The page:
Browse through this collection of stories drawn from many sources including the Society's archive, newspapers and online sources. The catalyst to begin research varies from an inquiry that comes to Society, a document that arrives at the archive, or another trigger that sets the delving off.
A recent request from Janet Davies enquiring about her husband’s ancestor, Ann Maria Vanpine, led to a search on line and in our archives. From these it is possible to learn about some periods in Ann’s life.
The Duke of York’s Royal Military Asylum,(left) records Ann’s admission to the Southampton Branch at the age of 10 on the 5th December 1821. This was a separate branch of the Chelsea RMA and was exclusive to girls. It was established as a haven for the orphaned children of soldiers who had fallen in the war with France 1793 to 1815 (Battle of Waterloo).
A letter in Cheshire Ancestor from Joyce Rishworth with a photograph of The Jolly Sailor at the time of some celebration and asking whether anyone could suggest what event this was, led to a visit to our archives of Joyce, her husband, John, and his sister, Mary.
Members of the crew of the minesweeping trawler HMT HORNBEAM, former solicitors' clerks, commercial travellers, lorry drivers etc., have formed a dance band "The Sweepers Swingsters".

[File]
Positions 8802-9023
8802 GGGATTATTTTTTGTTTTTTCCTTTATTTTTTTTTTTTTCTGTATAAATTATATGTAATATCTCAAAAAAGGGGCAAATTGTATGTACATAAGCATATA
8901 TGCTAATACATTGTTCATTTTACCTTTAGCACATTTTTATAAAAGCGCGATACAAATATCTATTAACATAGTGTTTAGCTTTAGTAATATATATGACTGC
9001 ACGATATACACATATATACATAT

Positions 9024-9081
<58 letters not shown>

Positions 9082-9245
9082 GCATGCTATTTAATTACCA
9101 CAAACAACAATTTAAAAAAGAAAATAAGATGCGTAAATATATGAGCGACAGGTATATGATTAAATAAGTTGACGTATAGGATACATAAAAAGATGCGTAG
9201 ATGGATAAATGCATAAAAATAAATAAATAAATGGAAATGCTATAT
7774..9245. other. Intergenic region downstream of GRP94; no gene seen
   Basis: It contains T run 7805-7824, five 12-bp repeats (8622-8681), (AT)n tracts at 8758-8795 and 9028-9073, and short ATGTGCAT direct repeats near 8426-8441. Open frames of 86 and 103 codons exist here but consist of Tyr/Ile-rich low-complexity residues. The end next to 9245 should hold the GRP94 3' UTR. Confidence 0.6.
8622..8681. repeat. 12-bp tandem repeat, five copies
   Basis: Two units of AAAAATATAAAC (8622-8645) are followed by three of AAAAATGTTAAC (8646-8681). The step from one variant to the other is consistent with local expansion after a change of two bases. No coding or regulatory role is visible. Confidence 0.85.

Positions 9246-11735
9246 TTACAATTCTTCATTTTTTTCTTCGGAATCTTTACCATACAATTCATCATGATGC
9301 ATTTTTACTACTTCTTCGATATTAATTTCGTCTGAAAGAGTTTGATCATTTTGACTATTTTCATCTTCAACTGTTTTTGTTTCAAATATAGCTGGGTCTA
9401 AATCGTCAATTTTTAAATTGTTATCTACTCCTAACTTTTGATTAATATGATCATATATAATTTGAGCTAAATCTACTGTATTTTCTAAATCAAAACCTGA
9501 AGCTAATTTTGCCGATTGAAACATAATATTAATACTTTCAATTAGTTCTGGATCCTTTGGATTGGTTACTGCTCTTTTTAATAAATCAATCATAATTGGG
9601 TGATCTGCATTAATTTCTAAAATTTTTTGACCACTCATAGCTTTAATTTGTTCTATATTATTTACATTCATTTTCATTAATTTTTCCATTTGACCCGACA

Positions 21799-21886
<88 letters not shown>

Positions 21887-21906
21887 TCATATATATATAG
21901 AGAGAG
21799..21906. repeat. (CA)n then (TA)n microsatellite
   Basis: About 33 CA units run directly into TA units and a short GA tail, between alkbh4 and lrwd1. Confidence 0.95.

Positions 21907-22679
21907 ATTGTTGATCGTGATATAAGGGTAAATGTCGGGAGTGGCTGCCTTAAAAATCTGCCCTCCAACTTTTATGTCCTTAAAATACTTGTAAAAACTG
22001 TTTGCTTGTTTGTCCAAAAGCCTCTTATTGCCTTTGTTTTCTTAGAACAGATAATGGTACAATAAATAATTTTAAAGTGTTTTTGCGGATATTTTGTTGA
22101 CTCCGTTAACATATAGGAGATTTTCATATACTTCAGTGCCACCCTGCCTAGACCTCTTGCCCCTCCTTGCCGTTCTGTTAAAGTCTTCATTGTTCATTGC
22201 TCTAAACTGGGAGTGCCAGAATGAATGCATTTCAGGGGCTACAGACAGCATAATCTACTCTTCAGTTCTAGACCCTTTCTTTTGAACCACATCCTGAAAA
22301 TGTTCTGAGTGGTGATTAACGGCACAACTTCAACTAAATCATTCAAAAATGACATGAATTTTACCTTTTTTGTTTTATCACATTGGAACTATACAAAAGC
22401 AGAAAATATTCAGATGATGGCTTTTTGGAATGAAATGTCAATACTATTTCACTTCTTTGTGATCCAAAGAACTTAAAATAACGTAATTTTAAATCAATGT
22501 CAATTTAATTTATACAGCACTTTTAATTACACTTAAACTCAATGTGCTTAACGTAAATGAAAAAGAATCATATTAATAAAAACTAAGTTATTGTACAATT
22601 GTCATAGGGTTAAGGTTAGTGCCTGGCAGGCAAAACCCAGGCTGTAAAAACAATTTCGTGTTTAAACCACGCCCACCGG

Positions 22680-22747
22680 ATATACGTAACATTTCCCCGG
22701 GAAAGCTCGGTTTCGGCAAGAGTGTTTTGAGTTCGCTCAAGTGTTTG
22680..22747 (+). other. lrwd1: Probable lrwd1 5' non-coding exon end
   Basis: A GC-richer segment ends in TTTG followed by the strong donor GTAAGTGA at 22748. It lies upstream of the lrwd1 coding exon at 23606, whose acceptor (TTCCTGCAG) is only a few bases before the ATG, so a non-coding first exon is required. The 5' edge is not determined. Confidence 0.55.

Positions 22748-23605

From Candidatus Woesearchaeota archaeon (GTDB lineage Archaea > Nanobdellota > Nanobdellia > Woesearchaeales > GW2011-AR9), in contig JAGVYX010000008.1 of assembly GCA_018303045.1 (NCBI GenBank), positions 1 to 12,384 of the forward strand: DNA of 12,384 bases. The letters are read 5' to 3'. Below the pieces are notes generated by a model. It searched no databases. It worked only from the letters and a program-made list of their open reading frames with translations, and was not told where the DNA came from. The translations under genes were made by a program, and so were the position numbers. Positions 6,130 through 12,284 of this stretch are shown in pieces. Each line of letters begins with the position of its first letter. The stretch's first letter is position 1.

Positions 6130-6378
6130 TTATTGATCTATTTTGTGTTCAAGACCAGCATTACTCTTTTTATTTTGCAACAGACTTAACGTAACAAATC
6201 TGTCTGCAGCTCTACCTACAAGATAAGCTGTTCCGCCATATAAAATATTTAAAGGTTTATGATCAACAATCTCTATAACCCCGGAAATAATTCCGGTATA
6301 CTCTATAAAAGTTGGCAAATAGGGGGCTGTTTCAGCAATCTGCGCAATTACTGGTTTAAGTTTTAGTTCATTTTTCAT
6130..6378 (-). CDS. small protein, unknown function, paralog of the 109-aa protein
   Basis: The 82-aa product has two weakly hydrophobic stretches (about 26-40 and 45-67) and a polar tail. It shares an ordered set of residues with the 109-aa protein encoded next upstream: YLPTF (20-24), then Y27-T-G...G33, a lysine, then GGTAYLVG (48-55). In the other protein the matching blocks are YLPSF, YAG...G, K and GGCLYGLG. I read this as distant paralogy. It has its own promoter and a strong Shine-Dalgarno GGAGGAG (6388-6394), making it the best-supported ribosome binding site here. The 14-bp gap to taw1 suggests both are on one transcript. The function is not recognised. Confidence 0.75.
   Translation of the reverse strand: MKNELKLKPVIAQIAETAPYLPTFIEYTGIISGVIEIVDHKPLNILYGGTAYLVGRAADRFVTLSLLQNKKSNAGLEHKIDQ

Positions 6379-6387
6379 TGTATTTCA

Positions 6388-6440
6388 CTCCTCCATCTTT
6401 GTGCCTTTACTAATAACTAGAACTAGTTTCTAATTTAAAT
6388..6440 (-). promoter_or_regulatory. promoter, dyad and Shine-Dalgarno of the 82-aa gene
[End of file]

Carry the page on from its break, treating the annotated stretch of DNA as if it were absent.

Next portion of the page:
75 years after the citizens of Marple raised £75,000 to adopt HMS Maple, the plaque commemorating this feat has been placed in Marple Memorial Park, near to the War Memorial. The plaque was acquired by Bernard Mifflin, local resident and art teacher at The Willows School and spent over 30 years in his garden. It has been donated to MLHS by his niece, Julie Clay.
I am intrigued by these two photographs of a cricket bat, which were given to the Society a few days ago by Andrew Mather who owns the bat. Cricket has been a popular sport in the area from the 19th century, with village clubs in Compstall, Hawk Green, High Lane, Marple and Mellor. However, I have never heard or seen any reference to Brabins Cricket Club. Perhaps the club was sponsored by the Hudson family at Brabyns Hall - certainly, permission from the family would have been needed if matches were held in the hall grounds.
‘Christmas comes but once a year.’ And the year is 1951. Dusting off the sheet, and gently lifting a corner, what surprises await us as we gaze down through 65 years?
Back to the time when a three-bedroom semi could be bought for £750, on an average wage of just over £10 per week. For this you would work 42 hours, in contrast to the average today of 32 hours. Rationing was still in force in 1951; people could still buy only 10d. (4p) worth of meat each week. Pensioners made up 6pc. of the population, today the figure stands at 14pc. In 1952 the number of people celebrating their 100th birthday was just 300, now the figure is close to 15,000. (left, a little licence taken, Manchester City Centre crowded with Christmas shoppers on a wet Saturday December afternoon. 19th December 1959)